The first pressing–identifiable by the dark blue label “Columbia Masterworks” labels on the record itself and the fact that the front cover slick was pasted onto the front of the cover, that folded over onto the rear and included the information on the spine.
this first issue’s cover appeared in two shades of blue: the most common is a shade of pale
blue, but there is also a darker turquoise variation.
Sometime later, in the late 1950s or early 1960s, Columbia re-released this album.By this time the method of manufacturing LP covers had changed and the rear slick was pasted on first and overlapped the edges of the front cover and the spine text was now printed on the rear slick. Front slicks were then pasted onto the front, leaving a small margin of visible rear slick.
At least three different colour variations of This re-issue’s records had the modernised Columbia Records labels, known as the “six-eye” label because of the six Columbia logos at three and nine o’clock.
Three colour variations of the front cover art were produced over the years. I don’t know if this was intentional or due to the printers’ own decisions. There were green, orange and pink covers.
I had hoped to be able to picture my own pink copy, but I haven’t managed to find one yet. This picture is from a recent Ebay sale that I bid on, but failed to win.
I only found my copy of the turquoise cover in early January 2017 and thought at first sight that it was one of the later green covers, though with the record with the dark blue label. I had to compare them to see the difference.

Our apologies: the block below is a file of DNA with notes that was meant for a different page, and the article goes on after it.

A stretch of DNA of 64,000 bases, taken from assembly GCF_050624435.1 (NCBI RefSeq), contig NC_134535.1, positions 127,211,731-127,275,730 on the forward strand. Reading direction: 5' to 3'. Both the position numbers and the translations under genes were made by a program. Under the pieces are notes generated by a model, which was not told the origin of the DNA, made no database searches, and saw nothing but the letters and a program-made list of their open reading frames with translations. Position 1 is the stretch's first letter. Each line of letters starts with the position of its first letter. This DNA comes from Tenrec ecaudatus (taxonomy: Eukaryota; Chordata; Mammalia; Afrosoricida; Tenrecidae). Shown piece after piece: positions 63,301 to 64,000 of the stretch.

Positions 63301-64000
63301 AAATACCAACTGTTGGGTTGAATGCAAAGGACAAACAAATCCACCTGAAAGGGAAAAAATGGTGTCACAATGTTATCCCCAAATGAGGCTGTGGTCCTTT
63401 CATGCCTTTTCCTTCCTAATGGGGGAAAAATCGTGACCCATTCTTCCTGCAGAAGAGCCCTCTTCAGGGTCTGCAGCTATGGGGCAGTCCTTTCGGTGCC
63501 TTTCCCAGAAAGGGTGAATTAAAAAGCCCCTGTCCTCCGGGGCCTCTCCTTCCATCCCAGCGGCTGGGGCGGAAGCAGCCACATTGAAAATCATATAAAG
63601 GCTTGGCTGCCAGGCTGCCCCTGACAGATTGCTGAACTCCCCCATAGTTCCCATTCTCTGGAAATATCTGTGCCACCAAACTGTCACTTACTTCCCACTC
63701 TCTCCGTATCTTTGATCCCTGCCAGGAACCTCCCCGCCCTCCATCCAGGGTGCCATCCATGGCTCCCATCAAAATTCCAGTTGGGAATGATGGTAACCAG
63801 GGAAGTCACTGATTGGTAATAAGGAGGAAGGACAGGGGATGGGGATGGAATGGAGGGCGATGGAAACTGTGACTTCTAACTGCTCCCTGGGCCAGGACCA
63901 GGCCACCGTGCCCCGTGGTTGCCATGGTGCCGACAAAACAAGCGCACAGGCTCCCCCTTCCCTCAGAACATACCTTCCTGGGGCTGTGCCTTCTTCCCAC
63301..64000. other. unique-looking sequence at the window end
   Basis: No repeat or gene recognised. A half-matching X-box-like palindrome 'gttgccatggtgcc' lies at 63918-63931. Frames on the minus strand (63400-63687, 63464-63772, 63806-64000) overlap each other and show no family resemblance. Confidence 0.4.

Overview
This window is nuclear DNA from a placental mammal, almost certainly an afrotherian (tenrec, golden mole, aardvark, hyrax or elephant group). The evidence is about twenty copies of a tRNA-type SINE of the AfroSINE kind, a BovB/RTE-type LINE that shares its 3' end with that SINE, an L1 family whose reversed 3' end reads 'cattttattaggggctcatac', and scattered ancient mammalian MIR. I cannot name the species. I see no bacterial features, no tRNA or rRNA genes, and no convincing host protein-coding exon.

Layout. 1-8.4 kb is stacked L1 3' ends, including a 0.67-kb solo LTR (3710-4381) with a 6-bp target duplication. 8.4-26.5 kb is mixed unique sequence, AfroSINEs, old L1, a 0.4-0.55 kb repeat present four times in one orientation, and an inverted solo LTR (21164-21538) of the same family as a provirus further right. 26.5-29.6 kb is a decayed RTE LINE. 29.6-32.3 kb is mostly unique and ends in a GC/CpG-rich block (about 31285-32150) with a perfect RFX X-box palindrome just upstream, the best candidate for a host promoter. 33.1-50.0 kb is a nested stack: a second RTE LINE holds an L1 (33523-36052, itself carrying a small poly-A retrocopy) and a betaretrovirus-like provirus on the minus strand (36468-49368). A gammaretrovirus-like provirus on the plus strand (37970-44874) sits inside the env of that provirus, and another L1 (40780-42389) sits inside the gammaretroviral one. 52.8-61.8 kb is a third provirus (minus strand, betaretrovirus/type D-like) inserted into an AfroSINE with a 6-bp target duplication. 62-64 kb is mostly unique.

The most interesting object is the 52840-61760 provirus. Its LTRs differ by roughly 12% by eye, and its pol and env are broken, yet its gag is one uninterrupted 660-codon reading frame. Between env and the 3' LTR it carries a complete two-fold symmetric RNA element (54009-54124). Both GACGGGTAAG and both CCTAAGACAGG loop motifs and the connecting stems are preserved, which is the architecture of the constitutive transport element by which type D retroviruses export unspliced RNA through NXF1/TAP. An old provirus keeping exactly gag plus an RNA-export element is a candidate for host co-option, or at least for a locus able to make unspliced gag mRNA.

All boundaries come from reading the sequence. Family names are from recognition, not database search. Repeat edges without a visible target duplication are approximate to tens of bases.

The picture shows the green cover on the left and the turquoise cover on the right. The difference is obvious, even without being able to see the difference in the way the covers are constructed.
In June 2013 I bought a press kit from the Art Gallery of Ontario’s Andy Warhol exhibition entitled “Supernova: Stars, Deaths & Disasters” which ran from July 8th to October 22nd, 2006. The exhibition was guest curated by film director David Cronenberg and the press pack contained two tickets for the exhibition, the hardcover catalogue and a CD entitled “Cronenberg on Warhol” housed in a gatefold sleeve with Warhol‘s “Elvis I” on the front and “Elvis II” on the rear. In addition to the press pack the Art Gallery of Ontario produced a limited edition poster of the “Elvis I and II” in an edition of (I think) 1000 and a set of four pins advertising the exhibition.